I really like what Mother’s Milk Books do, and I wanted to contribute to that conversation. In the last 14 years, I have lost four members of my close family to cancer, drowning, and suicide. I have experienced the loss of a child, and then watched my only living child nearly die at age two. I have been a full-time carer for my son, and I have nursed my mother through terminal cancer to her death. My writing during that time has inhabited the spaces and edges of that narrative. I had a body of poetry, sketches, and ideas, and decided that, should I see a platform that I felt would be a positive space to share these, that I would submit work. I decided to submit a short piece of non-fiction memoir.
5. How did it feel when you’d heard that you’d won?
Surprised! And grateful. I was surprised because I won the non-fiction prize. I have always focused on poetry, but decided that I would submit a non-fiction piece instead. It seemed important to do so. When I found out I had won, I re-read the email several times! It also felt like a moment to stand back and give thanks, because the piece I submitted was very close to my heart and it was the first public space it had been shared in. I was grateful that it had found such a respectful and positive space to land.
6. Can you tell us a little about your winning piece of writing?
My piece was about the day my oldest sister drowned in a canoeing accident and how that impacted my life. I was 7 months pregnant at the time with my only (and much longed for) child. The shock set off a chain reaction in my body to try and deliver the baby too early. Experiencing such an intense loss alongside the possible premature birth of my baby, and then the late stages of pregnancy, was something that affected me profoundly and changed me forever.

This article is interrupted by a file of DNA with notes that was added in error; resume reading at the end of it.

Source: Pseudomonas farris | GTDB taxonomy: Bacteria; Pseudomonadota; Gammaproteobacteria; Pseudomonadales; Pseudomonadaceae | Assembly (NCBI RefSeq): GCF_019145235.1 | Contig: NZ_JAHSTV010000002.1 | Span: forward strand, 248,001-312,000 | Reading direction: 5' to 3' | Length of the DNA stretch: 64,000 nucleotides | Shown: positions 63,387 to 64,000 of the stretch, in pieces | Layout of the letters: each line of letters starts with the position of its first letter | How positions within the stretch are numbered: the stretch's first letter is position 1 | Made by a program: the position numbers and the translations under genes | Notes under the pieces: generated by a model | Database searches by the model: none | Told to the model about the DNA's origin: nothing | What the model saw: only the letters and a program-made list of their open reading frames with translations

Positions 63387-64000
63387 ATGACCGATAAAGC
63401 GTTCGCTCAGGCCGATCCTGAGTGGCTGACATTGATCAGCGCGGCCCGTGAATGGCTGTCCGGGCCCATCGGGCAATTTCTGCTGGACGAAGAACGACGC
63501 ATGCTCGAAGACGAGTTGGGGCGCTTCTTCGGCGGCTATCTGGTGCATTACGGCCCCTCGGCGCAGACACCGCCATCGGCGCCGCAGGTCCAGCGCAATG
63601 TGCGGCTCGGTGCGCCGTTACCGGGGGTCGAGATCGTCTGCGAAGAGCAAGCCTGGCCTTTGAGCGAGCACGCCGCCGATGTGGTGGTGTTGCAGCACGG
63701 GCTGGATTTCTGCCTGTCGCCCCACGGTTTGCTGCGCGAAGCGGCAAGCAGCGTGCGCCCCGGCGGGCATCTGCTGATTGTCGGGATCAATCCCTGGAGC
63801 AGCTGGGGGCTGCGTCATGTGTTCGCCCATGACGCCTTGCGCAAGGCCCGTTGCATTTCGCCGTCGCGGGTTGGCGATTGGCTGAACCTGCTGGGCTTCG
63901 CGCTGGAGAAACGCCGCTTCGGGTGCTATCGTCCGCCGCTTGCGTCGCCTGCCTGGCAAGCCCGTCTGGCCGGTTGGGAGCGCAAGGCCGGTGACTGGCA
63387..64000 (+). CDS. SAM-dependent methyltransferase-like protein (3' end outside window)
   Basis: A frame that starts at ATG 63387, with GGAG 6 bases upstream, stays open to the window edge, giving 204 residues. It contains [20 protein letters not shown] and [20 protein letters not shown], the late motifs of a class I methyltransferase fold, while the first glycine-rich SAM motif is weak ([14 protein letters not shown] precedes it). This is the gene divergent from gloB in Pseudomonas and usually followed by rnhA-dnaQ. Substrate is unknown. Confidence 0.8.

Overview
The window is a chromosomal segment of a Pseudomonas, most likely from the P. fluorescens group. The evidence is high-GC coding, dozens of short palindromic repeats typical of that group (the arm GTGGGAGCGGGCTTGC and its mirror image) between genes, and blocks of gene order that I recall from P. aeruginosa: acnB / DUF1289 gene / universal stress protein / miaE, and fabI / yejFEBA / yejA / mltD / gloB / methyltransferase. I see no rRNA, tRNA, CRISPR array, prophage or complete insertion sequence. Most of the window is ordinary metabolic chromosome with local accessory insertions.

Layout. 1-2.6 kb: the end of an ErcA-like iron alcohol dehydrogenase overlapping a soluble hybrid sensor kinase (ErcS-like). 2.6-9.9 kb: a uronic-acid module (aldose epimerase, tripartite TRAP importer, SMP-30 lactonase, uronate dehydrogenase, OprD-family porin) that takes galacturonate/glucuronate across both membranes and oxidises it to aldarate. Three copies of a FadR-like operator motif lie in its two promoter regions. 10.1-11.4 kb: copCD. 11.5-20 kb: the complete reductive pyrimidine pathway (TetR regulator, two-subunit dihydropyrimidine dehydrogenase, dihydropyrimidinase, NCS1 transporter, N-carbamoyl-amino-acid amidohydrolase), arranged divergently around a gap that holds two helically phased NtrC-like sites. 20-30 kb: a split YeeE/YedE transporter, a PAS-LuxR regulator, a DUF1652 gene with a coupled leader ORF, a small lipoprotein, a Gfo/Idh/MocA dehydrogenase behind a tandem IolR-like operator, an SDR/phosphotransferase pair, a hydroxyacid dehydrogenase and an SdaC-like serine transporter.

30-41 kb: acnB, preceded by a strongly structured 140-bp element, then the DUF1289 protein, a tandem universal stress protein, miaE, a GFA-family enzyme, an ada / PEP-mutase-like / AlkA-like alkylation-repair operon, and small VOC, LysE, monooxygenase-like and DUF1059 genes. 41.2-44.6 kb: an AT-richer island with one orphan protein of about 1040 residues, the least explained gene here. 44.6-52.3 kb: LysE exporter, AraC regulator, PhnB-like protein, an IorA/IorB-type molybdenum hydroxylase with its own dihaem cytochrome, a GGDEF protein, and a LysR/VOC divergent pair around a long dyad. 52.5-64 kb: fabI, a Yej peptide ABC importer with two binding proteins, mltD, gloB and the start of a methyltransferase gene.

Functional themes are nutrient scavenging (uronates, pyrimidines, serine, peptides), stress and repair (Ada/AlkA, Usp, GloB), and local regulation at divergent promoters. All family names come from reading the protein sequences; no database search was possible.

7. What are your writing plans for 2019?
I want to see what shape my writing takes, to stretch it further to that ‘best line’ and push the boundaries of how I deliver my work, and the spaces it can inhabit creatively, whether that is in performance, page, or on digital platforms such as video games and VR poetry films.
I have been working on a narrative non-fiction memoir, springing from this experience, and hope to find a home for it in 2019. I am also hoping to start a Creative Writing PhD later in the year, and I am researching old Norse culture and language. I continue to hope to find the right places to share my work, and develop my skill, reach new audiences, and grow a deeper insight into my actions, words, and choices — as a poet, and as a woman.
8. Any tips for writers?
Write because you want to. Write because you enjoy it. Write because it saves you. Write because you need to. Write because you are looking for answers or for questions. Write for whatever reason is yours, and in whatever ways are right for you. Then keep writing. Keep reading. More than this, keep being alive to your experiences and encounters, your perceptions, and the places and people you encounter. Don’t be afraid of sharing ideas, words, dreams, and celebrate your own successes and those of others, genuinely and with gusto. And if there are times in your life when you can’t write, be kind to yourself — all living is research and sometimes, all we can do is live. I didn’t write for two years after my sister died, not one word. It didn’t disappear. I just needed time to find my way back to it.You can read Victoria’s incredible winning non-fiction piece, ‘Axis’ here. And if you feel inspired to take part in this year’s Poetry Prize (and I’d really love it if you would!) please read the full guidelines here.